NORTH CAROLINA -- From marriage equality to abortion, the U.S. Supreme Court has a stacked docket this year.

But now, the recent passing of Justice Antonin Scalia leaves the bench divided between conservatives and liberals which potentially pushes several cases back to the lower courts.

“Because whatever the precedent the lower court is stands if the court remains divided at the supreme court level,” said Scott Huffmon, Political Science professor at Winthrop University.

A potentially deadlocked Supreme Court directly affects North Carolina.

Earlier this month, a federal court ruled that North Carolina's 1st and 12th congressional districts are unconstitutional and ordered the NC General Assembly to redraw these maps. The state appealed to the U.S Supreme Court but this decision is still pending.

“I think the best the state can hope for now that Scalia is no longer there is a 4-4 decision. If that's the case then the federal appeals court will hold meaning the state will have redraw congressional district lines before we can hold our congressional primary,” said Kerry Haynie, Political Science professor at Duke.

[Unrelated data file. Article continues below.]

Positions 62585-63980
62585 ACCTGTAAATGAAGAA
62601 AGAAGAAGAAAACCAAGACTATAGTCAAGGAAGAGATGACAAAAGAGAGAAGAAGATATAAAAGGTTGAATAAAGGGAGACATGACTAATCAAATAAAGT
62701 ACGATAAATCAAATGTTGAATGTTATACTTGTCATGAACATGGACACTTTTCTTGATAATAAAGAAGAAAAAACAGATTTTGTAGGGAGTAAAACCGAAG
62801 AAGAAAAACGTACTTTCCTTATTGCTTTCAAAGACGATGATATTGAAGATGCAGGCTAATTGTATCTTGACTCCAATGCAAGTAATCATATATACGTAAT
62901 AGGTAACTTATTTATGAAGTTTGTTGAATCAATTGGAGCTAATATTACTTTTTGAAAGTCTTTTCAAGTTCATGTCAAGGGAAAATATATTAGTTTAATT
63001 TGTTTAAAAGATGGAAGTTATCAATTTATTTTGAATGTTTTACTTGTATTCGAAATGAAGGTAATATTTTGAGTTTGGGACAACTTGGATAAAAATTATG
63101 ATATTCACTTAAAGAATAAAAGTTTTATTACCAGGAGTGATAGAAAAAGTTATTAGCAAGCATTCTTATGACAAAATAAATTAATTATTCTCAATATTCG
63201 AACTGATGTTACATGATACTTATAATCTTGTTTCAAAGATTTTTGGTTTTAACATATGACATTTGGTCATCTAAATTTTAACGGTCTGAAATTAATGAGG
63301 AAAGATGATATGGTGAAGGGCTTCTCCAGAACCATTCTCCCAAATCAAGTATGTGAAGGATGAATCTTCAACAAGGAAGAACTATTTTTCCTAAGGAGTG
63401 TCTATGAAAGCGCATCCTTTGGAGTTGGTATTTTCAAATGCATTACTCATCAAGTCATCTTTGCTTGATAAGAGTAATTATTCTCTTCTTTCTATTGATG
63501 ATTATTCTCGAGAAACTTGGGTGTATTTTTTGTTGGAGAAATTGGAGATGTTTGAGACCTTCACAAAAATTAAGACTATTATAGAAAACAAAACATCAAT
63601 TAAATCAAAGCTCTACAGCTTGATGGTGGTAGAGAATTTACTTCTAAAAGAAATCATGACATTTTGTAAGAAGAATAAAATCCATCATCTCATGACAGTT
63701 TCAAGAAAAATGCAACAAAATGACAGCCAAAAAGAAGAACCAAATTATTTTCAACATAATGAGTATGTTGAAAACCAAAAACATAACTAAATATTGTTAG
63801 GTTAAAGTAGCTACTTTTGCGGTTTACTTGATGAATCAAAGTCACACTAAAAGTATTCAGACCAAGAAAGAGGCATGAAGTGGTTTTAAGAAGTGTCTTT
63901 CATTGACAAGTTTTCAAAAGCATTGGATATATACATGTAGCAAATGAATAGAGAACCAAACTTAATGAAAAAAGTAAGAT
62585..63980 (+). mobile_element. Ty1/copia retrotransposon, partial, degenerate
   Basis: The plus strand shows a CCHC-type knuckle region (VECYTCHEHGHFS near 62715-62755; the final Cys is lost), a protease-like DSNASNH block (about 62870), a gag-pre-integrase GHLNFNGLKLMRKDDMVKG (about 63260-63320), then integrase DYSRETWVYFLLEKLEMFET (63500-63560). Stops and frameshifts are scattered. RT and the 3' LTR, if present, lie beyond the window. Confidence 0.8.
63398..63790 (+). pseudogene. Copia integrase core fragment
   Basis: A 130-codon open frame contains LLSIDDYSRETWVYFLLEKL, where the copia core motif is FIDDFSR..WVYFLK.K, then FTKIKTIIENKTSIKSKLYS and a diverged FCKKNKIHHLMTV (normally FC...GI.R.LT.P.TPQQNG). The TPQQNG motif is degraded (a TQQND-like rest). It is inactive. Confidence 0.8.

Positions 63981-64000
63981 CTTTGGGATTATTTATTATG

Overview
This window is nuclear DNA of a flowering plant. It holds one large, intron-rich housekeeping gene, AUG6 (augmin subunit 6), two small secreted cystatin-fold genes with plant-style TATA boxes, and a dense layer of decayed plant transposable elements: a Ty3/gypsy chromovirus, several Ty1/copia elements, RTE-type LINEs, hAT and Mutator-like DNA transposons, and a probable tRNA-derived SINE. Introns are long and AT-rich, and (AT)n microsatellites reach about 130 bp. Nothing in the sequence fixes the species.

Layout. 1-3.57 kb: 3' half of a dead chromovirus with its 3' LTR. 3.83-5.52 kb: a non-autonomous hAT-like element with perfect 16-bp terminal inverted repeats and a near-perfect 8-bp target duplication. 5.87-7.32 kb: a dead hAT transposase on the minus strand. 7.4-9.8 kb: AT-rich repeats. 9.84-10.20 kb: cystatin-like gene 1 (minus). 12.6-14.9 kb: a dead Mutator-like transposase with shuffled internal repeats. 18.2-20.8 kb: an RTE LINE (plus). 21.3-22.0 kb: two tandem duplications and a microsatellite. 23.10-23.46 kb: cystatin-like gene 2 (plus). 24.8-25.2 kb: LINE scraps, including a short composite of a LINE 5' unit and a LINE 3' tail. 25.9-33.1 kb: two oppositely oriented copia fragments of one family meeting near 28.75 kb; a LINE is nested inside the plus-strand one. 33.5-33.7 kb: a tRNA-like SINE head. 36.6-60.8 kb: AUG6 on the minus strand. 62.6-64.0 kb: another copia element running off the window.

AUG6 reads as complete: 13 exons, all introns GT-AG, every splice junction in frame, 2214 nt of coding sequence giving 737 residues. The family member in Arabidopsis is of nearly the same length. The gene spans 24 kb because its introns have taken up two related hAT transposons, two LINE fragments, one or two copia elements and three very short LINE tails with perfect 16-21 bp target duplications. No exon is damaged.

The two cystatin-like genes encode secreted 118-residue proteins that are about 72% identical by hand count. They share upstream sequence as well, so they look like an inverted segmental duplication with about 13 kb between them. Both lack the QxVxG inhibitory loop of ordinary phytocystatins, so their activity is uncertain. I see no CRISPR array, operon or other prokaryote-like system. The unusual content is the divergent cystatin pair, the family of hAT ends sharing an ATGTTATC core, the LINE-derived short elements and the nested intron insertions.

This could push the state's primaries from March 15 back into the summer.

Judge Scalia's passing also creates a new challenge for politicians who disagree on whether to move forward with nominating his successor or wait for a new president.

“Republicans do not want obama to be able to name a replacement. Many have already preemptively said that they'll oppose whoever he puts forward,” said Huffmon.

Huffmon said Supreme Court justices have been replaced during an election year but it hasn't happened often. He suggests one possible scenario.

“Strategically Obama might try to nominate someone he's recently appointed to some other federal court that sailed through the senate confirmation process,” said Huffmon. “If he does that, then he'll be saying to the public the Republicans in the Senate found no problems with this person previously but now they do it's all political.”

But even that's no guarantee for a timely confirmation for Scalia's successor.

Political experts say Justice Scalia's death also adds another hot button issue for this election cycle.